It was a natural progression to investigate whether DBS could be repurposed to simplify the collection, transport and analysis of other bodily fluids. In the current study, we investigated whether dried fecal spots (DFS) could be used to measure fecal bile acids,” Chace said.

C. difficile bacterial infections are associated with large shifts in the bile acid profiles, therefore Engevik in South Carolina collected fecal samples from individuals infected with these bacteria as well as samples from healthy individuals and individuals with diarrhea. Engevik processed the samples, placed them in DFS paper cards and let them dry. The sealed cards were shipped at ambient temperature to Horvath’s lab in Houston. “We did not use dry ice and bulky containers for storage and shipping,” Engevik said.

The researchers kept the samples at room temperature in Horvath’s lab for four months. After that, they analyzed the bile acid content in the DFS samples and compared the results with reference “liquid-state” sample extracts that had been stored at -80°C during the same four-month time span.

Graphical abstract of the process, from sample collection to analysis. Image courtesy of the authors/ American Journal of Physiology-Gastrointestinal and Liver Physiology, 2024

“We were very excited when the results showed no significant differences in the amount of bile acids in both the DFS and the frozen fecal samples,” Horvath said.

These findings proved the concept that DFS provides reliable results on bile acid content in fecal samples that are comparable to those obtained with the traditional method, but offer the advantages of easier storage and shipping, reduced cost and improved safety.”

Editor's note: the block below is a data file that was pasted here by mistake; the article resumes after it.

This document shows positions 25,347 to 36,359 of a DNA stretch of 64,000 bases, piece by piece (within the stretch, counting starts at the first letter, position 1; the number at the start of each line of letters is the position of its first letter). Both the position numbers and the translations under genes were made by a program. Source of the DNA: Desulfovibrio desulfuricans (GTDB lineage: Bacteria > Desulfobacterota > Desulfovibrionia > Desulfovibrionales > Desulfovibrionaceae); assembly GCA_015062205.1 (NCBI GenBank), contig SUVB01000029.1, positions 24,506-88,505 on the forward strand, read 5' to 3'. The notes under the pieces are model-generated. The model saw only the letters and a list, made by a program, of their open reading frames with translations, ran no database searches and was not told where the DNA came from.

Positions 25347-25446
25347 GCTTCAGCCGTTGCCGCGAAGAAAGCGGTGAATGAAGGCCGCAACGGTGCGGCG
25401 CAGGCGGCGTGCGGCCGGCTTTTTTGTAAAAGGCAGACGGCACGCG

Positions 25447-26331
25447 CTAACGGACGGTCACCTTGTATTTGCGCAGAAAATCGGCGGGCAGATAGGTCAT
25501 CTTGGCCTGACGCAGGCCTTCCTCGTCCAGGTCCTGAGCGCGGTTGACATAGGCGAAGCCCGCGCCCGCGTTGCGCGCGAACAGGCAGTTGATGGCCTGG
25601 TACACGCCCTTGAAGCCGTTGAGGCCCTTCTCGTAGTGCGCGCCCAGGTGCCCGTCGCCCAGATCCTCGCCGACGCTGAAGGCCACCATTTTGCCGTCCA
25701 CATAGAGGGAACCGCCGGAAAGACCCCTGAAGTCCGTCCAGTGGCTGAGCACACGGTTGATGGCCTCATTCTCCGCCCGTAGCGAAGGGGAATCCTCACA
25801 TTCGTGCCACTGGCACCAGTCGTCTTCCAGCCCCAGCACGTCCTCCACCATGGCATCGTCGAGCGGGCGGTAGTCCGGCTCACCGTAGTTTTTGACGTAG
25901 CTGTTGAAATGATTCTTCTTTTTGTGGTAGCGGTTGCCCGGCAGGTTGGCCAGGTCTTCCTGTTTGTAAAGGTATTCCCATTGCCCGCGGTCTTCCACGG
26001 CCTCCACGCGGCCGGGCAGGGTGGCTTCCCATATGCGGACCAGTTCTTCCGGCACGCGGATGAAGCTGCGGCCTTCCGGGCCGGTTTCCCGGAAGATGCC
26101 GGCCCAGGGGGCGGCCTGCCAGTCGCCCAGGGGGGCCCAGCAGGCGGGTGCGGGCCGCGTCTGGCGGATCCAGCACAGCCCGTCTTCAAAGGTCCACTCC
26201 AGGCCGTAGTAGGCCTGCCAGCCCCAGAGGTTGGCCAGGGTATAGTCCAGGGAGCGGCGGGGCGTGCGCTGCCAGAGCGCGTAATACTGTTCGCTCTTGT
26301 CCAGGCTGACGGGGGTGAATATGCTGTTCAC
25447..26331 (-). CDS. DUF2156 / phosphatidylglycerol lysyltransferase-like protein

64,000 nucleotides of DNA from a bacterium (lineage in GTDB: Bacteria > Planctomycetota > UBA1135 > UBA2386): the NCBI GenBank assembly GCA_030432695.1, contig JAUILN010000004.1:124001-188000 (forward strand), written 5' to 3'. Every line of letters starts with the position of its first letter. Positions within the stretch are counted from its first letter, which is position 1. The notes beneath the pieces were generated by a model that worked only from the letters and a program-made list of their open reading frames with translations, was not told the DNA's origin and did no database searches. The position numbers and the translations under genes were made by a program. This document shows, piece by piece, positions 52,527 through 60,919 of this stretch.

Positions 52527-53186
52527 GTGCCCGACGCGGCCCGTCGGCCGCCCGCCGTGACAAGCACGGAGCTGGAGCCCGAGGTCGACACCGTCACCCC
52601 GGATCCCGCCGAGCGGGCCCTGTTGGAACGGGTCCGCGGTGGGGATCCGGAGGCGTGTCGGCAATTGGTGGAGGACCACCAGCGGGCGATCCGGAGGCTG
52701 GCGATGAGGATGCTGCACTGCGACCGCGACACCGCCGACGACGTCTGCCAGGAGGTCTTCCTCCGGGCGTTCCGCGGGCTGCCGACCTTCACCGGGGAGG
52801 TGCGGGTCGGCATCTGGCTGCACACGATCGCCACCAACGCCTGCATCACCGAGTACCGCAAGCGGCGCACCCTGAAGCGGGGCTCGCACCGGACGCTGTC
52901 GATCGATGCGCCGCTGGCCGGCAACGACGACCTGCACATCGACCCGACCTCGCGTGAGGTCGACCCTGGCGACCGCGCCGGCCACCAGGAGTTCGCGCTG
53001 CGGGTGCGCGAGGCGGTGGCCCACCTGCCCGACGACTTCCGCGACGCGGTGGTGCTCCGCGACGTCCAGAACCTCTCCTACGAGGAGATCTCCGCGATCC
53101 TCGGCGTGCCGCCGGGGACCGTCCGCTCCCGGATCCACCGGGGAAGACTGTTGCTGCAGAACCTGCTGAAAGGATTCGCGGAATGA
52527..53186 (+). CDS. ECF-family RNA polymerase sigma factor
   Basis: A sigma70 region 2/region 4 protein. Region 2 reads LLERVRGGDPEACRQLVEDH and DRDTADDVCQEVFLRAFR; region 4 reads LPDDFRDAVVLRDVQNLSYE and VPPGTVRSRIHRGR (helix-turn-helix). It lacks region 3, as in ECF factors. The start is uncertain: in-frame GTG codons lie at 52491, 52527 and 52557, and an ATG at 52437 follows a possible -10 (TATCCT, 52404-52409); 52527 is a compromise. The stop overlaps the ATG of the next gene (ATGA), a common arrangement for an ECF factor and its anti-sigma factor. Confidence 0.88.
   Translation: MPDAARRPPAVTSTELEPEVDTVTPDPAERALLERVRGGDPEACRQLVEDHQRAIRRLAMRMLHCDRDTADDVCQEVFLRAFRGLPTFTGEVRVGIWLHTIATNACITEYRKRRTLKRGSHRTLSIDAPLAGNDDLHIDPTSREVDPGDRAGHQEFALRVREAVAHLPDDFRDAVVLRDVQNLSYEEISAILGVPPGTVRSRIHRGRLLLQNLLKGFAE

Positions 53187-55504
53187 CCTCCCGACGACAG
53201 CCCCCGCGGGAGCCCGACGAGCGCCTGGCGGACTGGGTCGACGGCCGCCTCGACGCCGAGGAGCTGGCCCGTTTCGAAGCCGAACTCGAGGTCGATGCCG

“I think this work has the potential to change how samples are processed in remote settings, and this has huge global implications,” Engevik said. “For instance, scientists conducting research work in the field or physicians attending patients in remote areas could collect fecal samples using the DFS cards, store them in an envelope and carry the samples without having to freeze them until they arrive in their lab for analysis, even months later.”

“We also visualize DFS as a system that allows people to collect fecal samples from their own home and then mail the card to the analytical lab, saving them a trip to the doctor’s office,” Horvath said.

“Now that we know that our system can accurately measure bile acids, we are excited about measuring other fecal compounds as well as those produced by microorganisms,” Chace said.

The study is published in the American Journal of Physiology – Gastrointestinal and Liver Physiology.

Santosh Thapa, Ian M Lillie, Mary Beth Yacyshyn, Bruce Yacyshyn Andrew J. Percy also contributed to this work. The authors are associated with one or more of the following institutions: Baylor College of Medicine, Texas Children’s Hospital, Medical University of South Carolina at Charleston, Cornell University, University of Cincinnati College of Medicine, Cambridge Isotope Laboratories, Inc., and Capitainer.

This study was supported by National Institutes of Health Grant K01K123195-01.


By Ana María Rodríguez, Ph.D.